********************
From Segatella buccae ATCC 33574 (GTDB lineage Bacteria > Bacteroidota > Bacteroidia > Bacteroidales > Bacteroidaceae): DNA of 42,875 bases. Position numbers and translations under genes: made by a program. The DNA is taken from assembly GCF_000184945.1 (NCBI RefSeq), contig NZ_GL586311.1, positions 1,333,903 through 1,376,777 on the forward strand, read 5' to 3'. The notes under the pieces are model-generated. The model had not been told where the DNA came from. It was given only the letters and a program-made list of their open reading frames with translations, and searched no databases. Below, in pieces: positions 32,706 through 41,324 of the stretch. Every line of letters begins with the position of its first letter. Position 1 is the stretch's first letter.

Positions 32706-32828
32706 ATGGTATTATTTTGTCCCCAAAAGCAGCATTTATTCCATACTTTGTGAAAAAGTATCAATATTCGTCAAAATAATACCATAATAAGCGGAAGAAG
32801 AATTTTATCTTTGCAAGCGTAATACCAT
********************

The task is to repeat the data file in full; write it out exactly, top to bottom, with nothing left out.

From Segatella buccae ATCC 33574 (GTDB lineage Bacteria > Bacteroidota > Bacteroidia > Bacteroidales > Bacteroidaceae): DNA of 42,875 bases. Position numbers and translations under genes: made by a program. The DNA is taken from assembly GCF_000184945.1 (NCBI RefSeq), contig NZ_GL586311.1, positions 1,333,903 through 1,376,777 on the forward strand, read 5' to 3'. The notes under the pieces are model-generated. The model had not been told where the DNA came from. It was given only the letters and a program-made list of their open reading frames with translations, and searched no databases. Below, in pieces: positions 32,706 through 41,324 of the stretch. Every line of letters begins with the position of its first letter. Position 1 is the stretch's first letter.

Positions 32706-32828
32706 ATGGTATTATTTTGTCCCCAAAAGCAGCATTTATTCCATACTTTGTGAAAAAGTATCAATATTCGTCAAAATAATACCATAATAAGCGGAAGAAG
32801 AATTTTATCTTTGCAAGCGTAATACCAT